During WWII, Shelburne, Nova Scotia was designated as an alternate port to Halifax Harbour. As such, the entrance to the Roseway River needed to be protected. Fort McNutt was constructed in 1939, and was in operation until 1943. It was garrisoned by the 104th Coast Artillery Battery.
According to NorthAmericanForts.com, it was equipped with two American-made 10-inch M1888 naval guns. An article on Fort Wiki, suggests that these two guns were moved here from Battery Quarles, Fort Worden in Washington State. I'm not sure if that's true, as it indicates these guns were dismantled in 1941, but Fort McNutt began service in 1939. Further, while the gun pictured here still mounted is clearly an M1888 10-inch naval gun, the one laying on the ground appears substantially smaller.
Another document I found at DocStoc.com lists only one 10-inch M1888 being moved from Battery Quarles to Fort McNutt. Perhaps the other gun was originally placed there in 1939, and the M1888 was moved there to supplement the fort's firepower in 1941.
When you come to this island, it's almost impossible to get lost. There is but one road leading you to the island's two primary attractions. Signs have been thoughtfully placed along the almost 6km stretch, not only to guide you, but also to entertain you and while away the travel time.
If a sign didn't point it out, however, it would be easy to miss this amazing piece of Canada's WWII history. The bunkers, the overgrown trenches, and most spectacularly, the naval guns still present in their respective batteries, makes the hike more than worth it.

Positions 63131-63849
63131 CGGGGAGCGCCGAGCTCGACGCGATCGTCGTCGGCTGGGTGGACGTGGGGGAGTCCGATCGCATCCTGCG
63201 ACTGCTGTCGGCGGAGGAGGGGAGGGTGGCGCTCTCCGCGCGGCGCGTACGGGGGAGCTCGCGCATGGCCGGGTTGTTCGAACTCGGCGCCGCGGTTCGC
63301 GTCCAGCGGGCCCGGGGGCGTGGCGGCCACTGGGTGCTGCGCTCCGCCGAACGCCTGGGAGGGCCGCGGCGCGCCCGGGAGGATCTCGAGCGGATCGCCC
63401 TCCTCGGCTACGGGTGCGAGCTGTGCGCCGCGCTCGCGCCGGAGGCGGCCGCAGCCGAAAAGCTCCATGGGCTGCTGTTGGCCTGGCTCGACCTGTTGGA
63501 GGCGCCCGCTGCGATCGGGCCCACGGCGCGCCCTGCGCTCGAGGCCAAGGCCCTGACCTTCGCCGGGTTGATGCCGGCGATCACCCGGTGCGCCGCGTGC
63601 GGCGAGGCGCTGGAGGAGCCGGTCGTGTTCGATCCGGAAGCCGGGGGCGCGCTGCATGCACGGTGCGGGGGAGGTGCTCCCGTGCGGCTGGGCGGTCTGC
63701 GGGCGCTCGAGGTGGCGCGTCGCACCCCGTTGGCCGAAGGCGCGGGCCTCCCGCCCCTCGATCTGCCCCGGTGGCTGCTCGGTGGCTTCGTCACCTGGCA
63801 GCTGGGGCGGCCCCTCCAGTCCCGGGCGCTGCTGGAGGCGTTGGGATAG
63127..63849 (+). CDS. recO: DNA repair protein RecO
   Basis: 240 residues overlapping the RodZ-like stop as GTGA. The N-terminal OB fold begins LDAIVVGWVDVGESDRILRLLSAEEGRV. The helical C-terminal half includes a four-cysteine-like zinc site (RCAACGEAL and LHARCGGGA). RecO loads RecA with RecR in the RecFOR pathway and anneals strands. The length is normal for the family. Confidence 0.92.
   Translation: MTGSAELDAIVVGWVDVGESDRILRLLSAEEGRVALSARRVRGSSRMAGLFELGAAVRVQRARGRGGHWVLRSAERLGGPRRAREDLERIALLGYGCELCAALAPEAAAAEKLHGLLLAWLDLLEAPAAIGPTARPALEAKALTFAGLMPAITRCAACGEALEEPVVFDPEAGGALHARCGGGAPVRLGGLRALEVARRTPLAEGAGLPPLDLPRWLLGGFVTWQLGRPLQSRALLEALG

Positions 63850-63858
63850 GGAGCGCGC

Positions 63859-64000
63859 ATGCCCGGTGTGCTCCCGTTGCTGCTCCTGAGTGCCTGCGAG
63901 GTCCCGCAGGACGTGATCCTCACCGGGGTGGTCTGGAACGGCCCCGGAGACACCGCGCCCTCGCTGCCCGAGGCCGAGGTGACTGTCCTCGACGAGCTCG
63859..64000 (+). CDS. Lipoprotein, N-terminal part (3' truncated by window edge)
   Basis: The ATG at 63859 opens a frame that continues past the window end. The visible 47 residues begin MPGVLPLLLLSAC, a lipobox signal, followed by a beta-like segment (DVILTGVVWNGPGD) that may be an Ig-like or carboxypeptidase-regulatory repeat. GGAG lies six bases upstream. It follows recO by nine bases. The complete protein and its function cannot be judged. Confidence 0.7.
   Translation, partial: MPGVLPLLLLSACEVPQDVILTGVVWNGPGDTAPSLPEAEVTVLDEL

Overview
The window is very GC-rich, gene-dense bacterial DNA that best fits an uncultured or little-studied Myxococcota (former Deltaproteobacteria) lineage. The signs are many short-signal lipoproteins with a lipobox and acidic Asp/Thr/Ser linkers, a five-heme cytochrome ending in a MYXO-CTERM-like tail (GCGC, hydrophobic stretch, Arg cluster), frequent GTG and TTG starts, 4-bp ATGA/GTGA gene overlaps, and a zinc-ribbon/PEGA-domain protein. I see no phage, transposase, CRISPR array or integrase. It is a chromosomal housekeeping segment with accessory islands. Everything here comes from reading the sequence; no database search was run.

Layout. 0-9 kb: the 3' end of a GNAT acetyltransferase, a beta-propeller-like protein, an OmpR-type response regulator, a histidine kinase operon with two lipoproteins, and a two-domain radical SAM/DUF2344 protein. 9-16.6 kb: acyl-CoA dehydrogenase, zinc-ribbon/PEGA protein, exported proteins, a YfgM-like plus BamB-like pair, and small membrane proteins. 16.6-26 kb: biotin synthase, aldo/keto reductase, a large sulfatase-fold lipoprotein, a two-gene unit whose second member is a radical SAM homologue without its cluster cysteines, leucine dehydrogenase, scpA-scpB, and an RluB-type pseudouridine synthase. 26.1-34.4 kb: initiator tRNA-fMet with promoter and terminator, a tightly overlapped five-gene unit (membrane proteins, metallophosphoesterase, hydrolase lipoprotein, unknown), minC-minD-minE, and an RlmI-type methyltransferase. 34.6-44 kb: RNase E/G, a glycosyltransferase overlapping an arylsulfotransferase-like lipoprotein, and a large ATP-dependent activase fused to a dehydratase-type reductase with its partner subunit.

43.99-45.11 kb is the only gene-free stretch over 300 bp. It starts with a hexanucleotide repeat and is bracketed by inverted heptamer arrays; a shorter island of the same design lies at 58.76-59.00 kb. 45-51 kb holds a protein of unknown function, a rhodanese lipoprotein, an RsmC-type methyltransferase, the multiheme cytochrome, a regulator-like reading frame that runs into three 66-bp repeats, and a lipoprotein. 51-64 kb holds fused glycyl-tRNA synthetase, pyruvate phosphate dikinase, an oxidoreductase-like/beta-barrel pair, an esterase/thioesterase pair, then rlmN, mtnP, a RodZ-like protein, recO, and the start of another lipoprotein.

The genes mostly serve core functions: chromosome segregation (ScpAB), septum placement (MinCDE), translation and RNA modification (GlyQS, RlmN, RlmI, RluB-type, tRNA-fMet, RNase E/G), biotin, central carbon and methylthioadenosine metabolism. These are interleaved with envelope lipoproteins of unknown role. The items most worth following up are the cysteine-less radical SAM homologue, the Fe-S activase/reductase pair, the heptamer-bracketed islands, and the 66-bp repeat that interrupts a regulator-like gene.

Special thanks to our generous Ferryman for the ride, and to our cheerful, adventurous guide for making this visit possible!
I took a trip to McNutt's Island years ago with my brother, Scott and cousin, Cathy. These pictures bring back memories. It was so quiet and peaceful there...like going back in time. We grew up in Sandy Point and used to go to the island in the summer and had barbecues on the beach. Thanks for bringing me back.
The guns actually were both M1888 10 inch guns. They tried to salvage one a while back but only got halfway through cutting one in half lengthwise before giving up, unable to finish the job. What remains on the ground was too heavy to bring out with them, and the second was was left intact and in place. You should still be able to see the stamping on the breech on at the end of the barrel, indicating when they were built, and once you realize it's only the back half of the gun it's pretty obvious the two are the same. ( similar to the ones you might see restored at Signal Hill in Saint Johns, without the retracting mechanisim ).